NoSQL databases


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NoSQL database paradigms, how to query NoSQL, about relationships, comparison with RDBMS

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  • Hello...
    Today, I’m going to talk about one of the latest buzz words, so called “NoSQL” databases.
    A little disclaimer: I personally have real-life experience with only one NoSQL database called CouchDB. I use CouchDB at my service.
    So, why did I want to talk about the subject: I wanted to learn this stuff myself. What options there are to CouchDB and should I perhaps pick another option for my next generation
    Also, I strongly feel that relational databases are going to be, if not replaced, they will at least get strong competition from these NoSQL solutions. This will not happen within all domains and services, but for simple consumer web services this will eventually happen.

  • Ok, lets quickly review the database paradigms we have to choose from.
    We have relational databases -- the ones you use here at Futurice every day in most of our projects.
    Then there is NoSQL. NoSQL a relatively new term now getting hot and popular on blogsphere and Twitter.
    Like many buzzwords out there, NoSQL does not have a definite definition. It could refer to all those databases where you don’t have to use SQL. Some more friendly and wise people would put it more softly “not only SQL”.
    Well, I am not even going to try to give a definition, but instead I will list what kind of data stores are usually categorized under this umbrella term.
    They are: ...
    These I am going to talk about today, but then there are also others such as Object Databases, and they are out of the scope of this presentation.
  • Let’s start with something familiar.
    The great promise of relational databases is they are ACID.
    They all support a very strong query language called SQL.
    And these are some familiar examples of relation database implementations.
  • This could be a visual representation of a relational database and the relationships between the tables.
    We have dogs. A dog must have a name and it may have mood, birthdate and a color. We all know that dogs can really speak, and they speak by barking. Dogs may also comment barks made by the others. Quite simple.
    The content of table ‘Dog’ could be something like this. We can see that Stella is a happy dog and has birth on April fool’s day. Nothing special here, either. You know the stuff.
  • Ok, that was quick. So, let’s get into the business :)
    The simplest form of NoSQL are the Key-value stores.
    They are really simple, you could say “One key...”
    All in all, a key value-store is just a persistent Hash.
    The value-part can be anything. The key-value store does not care a bit about the content of it.
    Example implementations.
    Amazon Dynamo is very important one, because those Amazon guys published some theoretical material, and other NoSQL databases are partly based on these writings.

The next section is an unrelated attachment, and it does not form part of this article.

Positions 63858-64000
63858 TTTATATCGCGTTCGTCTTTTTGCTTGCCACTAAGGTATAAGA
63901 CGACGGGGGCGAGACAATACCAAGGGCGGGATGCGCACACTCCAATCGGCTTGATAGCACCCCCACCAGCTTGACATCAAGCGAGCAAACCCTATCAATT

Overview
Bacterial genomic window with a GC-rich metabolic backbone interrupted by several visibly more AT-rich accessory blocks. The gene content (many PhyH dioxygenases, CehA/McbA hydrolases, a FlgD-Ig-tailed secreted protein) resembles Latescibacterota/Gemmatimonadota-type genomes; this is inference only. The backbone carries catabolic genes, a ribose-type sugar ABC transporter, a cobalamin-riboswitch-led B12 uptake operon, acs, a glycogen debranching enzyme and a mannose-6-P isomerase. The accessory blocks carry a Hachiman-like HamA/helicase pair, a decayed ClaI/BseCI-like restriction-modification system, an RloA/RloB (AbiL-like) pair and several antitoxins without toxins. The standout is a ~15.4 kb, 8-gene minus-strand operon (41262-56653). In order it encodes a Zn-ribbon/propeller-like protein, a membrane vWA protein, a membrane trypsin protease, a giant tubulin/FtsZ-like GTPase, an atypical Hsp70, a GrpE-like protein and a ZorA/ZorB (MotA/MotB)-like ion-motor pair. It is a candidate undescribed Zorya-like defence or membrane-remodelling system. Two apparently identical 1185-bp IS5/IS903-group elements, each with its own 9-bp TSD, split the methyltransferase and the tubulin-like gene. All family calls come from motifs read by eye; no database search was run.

• If you want to visualize it, you can see that we have a string based key, and that the value could be a serialized Java-object, or anything at all.
  • Document databases. The basic idea is still quite simple. They are key-value stores, but the difference is that the value...
    Because of this, querying of data is somehow possible. There might by a query language like SQL, but that is not actually very common.
    The examples of document databases are...
  • What is the difference between this picture and the one two slides earlier? The “value” is now called “document”.
    That’s it!? Well, the document here has a structure. The structure could be JSON, XML or anything. Having a structure means that we might do something with the data. Not just return a binary blob.
    But having a structure does not mean it should have a predefined structure. With relational databases you have to define a schema before you can store data.
    If you compare this document here with our relational example, you can see that in the document we do not have a “color”. It could be there, but it does not need to be there. On the other hand, if we want to add a new attribute, we just add it. With relational database we need to adjust the structure of the table, and that’s not always so pleasant.
    What about relationships? Well, if the relationship is strong enough, you could add it as a part of the document itself. You could do...
  • ...this.
    Here, barks and comments are just a part of the dog-document.
    I would not say that this would be a smart move, because the document might become huge. In -service “dog” is one document, and “bark” is another. But comments made to a bark ARE part of a bark document.
  • The next category does not have widely accepted name. Some would call them “wide column stores” and others might say they are “BigTable clones”.
    Whatever you call them, they ideologically reside somewhere between key-value stores and relational databases. There is no schema, but the data is still semi-structured. Like in relational databases, you could think that there are rows, but they can have any number of columns, and there is no need to store NULL values.